Another indication that cloud is still an evolving market is that more than half of the respondents indicated their companies are not tracking or reporting service costs. People are still busy adopting the best-of-breed products. And, as they adopt them, they are scrambling to understand what their impact is and how to measure and report on it.
Where there are problems, opportunities lie ahead. For years companies have been trying to do IT department cost allocation, and it will never be an easy task. The fact that some cloud costs are distributed services that are inside and outside the firewall adds complexity to tracking and reporting service costs. This is still a challenge because we’re in an evolving market, but it also means that there is an opportunity to create solutions for this problem.
This begs the question — how and when will the cloud market continue to evolve?
Just as companies first outsourced services like F&A, HR and call centers and then eventually outsourced R&D and knowledge management, the cloud market will undergo that same kind of progression.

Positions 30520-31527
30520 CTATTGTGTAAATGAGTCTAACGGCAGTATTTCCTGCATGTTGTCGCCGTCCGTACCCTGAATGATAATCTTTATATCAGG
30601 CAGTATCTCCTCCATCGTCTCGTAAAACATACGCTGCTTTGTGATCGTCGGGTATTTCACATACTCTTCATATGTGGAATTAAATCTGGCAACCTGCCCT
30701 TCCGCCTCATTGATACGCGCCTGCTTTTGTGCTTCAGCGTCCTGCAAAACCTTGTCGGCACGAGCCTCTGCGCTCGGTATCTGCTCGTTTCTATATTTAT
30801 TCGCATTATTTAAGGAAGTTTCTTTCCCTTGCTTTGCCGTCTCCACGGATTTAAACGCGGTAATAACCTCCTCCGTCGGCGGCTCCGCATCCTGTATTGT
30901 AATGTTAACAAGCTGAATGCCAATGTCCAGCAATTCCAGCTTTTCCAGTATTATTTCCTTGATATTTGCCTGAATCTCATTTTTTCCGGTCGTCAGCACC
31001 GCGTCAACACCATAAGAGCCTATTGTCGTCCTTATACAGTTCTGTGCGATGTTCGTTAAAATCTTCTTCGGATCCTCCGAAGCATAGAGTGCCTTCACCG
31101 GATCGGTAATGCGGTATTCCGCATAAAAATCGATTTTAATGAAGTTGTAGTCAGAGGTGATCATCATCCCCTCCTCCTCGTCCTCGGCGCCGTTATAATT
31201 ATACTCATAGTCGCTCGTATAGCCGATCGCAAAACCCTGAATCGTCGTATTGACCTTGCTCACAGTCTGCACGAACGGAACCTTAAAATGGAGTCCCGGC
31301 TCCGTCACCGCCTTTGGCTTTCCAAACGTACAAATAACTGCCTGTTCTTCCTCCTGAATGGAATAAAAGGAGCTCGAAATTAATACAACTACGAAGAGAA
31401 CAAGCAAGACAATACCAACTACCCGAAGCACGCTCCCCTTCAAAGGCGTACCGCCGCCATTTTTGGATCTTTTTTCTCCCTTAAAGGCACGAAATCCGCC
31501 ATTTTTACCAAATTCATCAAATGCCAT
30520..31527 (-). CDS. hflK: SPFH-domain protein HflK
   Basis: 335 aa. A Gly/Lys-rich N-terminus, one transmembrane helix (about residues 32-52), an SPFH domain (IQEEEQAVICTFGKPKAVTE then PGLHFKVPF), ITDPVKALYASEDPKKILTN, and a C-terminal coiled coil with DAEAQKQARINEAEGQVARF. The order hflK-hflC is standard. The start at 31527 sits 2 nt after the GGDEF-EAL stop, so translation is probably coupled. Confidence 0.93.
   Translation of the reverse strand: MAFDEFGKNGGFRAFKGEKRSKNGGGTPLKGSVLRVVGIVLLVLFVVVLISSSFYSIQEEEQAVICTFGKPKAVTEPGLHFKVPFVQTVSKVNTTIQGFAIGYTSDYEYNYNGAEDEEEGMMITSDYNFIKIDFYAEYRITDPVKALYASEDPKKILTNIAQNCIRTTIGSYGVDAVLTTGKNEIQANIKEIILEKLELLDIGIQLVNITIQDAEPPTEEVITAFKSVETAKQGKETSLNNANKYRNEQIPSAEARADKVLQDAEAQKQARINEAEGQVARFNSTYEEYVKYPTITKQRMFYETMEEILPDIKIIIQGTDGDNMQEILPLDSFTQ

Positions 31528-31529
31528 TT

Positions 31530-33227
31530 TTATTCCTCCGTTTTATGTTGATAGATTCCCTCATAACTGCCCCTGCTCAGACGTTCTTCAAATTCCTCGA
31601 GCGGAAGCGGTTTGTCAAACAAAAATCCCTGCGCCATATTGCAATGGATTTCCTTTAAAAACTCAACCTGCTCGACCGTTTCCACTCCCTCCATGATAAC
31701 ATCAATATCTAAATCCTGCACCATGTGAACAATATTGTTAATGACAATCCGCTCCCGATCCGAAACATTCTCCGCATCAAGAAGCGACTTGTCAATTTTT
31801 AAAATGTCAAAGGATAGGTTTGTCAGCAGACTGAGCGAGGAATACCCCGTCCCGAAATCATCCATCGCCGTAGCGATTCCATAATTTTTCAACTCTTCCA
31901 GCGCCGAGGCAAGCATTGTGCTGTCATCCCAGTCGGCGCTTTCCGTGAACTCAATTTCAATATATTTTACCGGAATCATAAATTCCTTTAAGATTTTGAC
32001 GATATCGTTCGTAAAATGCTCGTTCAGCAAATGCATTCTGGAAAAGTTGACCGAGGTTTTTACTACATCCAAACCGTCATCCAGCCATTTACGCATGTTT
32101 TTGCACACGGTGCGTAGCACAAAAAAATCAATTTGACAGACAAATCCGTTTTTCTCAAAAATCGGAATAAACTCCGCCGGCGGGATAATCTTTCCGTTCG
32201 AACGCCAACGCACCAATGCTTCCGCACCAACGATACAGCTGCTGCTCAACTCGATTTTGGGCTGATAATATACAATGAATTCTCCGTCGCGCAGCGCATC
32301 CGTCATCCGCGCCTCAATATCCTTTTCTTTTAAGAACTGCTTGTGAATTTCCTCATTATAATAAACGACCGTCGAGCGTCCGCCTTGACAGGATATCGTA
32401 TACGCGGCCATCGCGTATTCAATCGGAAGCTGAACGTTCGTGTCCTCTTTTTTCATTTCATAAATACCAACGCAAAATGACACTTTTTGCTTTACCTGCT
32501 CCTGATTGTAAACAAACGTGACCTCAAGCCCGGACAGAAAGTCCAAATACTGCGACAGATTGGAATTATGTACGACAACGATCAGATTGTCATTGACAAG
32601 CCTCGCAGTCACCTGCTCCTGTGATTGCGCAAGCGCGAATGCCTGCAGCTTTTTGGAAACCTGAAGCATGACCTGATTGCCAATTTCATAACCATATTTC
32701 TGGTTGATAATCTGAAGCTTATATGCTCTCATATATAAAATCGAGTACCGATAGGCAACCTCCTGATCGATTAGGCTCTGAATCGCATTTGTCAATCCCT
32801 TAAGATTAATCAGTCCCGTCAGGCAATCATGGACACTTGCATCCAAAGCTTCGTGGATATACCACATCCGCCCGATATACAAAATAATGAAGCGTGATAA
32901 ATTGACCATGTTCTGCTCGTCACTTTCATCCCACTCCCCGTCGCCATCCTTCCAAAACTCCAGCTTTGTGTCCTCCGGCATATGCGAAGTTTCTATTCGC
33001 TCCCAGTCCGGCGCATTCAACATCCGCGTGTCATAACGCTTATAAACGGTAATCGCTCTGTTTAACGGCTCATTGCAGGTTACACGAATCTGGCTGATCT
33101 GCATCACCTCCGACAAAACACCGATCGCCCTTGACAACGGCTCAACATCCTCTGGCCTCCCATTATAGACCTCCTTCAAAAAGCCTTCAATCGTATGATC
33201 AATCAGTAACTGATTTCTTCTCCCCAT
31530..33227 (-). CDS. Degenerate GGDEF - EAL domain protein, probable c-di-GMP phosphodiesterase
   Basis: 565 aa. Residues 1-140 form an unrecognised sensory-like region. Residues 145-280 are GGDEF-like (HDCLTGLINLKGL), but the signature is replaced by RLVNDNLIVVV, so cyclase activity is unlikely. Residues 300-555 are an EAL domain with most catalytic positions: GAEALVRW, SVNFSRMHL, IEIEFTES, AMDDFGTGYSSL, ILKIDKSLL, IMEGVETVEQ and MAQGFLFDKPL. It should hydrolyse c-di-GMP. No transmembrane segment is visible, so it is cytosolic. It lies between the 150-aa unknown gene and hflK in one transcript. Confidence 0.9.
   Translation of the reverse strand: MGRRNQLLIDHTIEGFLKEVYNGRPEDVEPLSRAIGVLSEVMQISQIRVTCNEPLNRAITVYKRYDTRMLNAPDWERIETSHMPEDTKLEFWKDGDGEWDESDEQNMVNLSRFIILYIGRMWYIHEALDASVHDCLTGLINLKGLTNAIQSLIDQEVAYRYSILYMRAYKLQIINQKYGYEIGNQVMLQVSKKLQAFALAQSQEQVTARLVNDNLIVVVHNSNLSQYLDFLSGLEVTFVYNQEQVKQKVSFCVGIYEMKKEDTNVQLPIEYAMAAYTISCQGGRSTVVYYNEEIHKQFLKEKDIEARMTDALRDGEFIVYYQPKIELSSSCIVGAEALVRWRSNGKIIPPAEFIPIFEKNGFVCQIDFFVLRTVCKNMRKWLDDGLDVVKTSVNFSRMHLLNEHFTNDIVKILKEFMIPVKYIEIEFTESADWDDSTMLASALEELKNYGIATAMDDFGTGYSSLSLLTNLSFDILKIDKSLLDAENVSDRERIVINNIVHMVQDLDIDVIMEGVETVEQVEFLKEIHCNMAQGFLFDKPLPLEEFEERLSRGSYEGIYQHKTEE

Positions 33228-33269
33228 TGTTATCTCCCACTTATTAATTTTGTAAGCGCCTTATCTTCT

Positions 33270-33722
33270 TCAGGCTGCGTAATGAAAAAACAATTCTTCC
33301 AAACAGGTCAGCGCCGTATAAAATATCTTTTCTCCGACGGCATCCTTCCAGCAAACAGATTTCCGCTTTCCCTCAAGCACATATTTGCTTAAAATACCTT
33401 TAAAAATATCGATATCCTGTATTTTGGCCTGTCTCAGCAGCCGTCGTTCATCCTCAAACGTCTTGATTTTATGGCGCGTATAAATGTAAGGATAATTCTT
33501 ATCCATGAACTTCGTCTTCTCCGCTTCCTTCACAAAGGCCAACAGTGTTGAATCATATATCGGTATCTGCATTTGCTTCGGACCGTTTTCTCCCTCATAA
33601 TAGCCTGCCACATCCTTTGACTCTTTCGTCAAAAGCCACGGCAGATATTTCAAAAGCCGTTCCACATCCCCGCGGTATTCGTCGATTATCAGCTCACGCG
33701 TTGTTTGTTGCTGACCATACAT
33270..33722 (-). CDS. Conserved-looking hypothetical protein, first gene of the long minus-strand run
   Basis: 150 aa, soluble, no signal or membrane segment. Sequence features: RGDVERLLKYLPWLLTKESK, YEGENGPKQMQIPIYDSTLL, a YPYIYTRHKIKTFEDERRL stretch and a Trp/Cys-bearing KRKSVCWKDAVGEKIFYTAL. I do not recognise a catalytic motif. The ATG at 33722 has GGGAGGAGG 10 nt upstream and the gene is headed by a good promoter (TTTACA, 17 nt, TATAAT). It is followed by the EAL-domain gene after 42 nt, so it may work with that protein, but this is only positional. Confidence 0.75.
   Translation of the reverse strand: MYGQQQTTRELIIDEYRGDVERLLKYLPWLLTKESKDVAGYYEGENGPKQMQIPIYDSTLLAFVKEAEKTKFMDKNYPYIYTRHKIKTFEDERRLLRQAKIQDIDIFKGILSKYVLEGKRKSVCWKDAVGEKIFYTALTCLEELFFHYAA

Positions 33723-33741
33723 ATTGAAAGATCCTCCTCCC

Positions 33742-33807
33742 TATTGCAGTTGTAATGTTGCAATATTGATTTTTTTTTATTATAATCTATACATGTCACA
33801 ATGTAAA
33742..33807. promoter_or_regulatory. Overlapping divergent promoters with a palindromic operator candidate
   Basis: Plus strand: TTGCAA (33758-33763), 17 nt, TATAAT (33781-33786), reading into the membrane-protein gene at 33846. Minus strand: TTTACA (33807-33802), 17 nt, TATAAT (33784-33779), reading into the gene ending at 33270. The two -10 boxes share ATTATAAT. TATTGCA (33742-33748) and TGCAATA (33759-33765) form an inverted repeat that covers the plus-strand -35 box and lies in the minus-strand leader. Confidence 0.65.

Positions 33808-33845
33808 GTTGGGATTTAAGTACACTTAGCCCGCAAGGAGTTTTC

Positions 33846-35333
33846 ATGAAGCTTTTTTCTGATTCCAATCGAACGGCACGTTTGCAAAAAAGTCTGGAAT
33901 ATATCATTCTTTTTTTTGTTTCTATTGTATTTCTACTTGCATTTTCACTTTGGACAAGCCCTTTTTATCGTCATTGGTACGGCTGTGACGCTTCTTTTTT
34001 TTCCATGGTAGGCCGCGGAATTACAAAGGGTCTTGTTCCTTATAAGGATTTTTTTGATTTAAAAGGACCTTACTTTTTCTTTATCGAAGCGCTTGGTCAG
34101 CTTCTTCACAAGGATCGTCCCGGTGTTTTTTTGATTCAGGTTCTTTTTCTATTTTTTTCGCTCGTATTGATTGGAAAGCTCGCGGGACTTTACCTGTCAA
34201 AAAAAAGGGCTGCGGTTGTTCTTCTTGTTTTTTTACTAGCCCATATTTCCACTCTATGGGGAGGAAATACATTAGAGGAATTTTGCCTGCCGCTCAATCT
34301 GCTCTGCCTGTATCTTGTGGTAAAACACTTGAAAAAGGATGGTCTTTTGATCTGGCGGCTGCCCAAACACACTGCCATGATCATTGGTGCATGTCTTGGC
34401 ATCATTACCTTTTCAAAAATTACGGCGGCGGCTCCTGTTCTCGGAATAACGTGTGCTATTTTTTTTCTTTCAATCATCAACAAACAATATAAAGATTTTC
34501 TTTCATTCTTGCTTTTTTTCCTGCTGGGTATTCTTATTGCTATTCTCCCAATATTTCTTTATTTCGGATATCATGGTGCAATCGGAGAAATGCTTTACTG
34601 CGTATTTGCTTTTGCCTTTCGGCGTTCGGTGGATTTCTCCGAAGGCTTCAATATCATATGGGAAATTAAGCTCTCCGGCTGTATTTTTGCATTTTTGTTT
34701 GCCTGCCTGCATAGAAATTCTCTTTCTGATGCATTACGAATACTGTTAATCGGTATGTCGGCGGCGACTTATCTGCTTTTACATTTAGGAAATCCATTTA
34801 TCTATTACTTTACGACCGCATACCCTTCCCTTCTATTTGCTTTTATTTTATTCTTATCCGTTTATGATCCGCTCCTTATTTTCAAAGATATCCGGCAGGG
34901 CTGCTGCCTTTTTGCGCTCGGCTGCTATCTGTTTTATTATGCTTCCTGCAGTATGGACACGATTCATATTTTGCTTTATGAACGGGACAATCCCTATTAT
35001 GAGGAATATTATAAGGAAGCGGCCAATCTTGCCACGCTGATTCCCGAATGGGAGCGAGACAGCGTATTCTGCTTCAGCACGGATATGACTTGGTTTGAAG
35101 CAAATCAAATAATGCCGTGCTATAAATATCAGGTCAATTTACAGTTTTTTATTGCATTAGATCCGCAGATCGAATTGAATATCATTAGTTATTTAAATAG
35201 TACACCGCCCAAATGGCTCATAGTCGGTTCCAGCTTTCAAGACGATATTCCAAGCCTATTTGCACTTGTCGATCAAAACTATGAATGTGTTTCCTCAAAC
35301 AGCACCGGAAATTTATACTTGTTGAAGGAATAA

One thing that will accelerate the way the cloud market progresses compared to the way that outsourcing played out is that this is a world that builds on itself. Think about the law of networks, which states the value of a network is actually the square of the number of participants. The more participants that are added to a network, the more quickly the network becomes valuable to all the participants. In other words, the more people who use cloud services and the more cloud services there are, the greater value it will provide.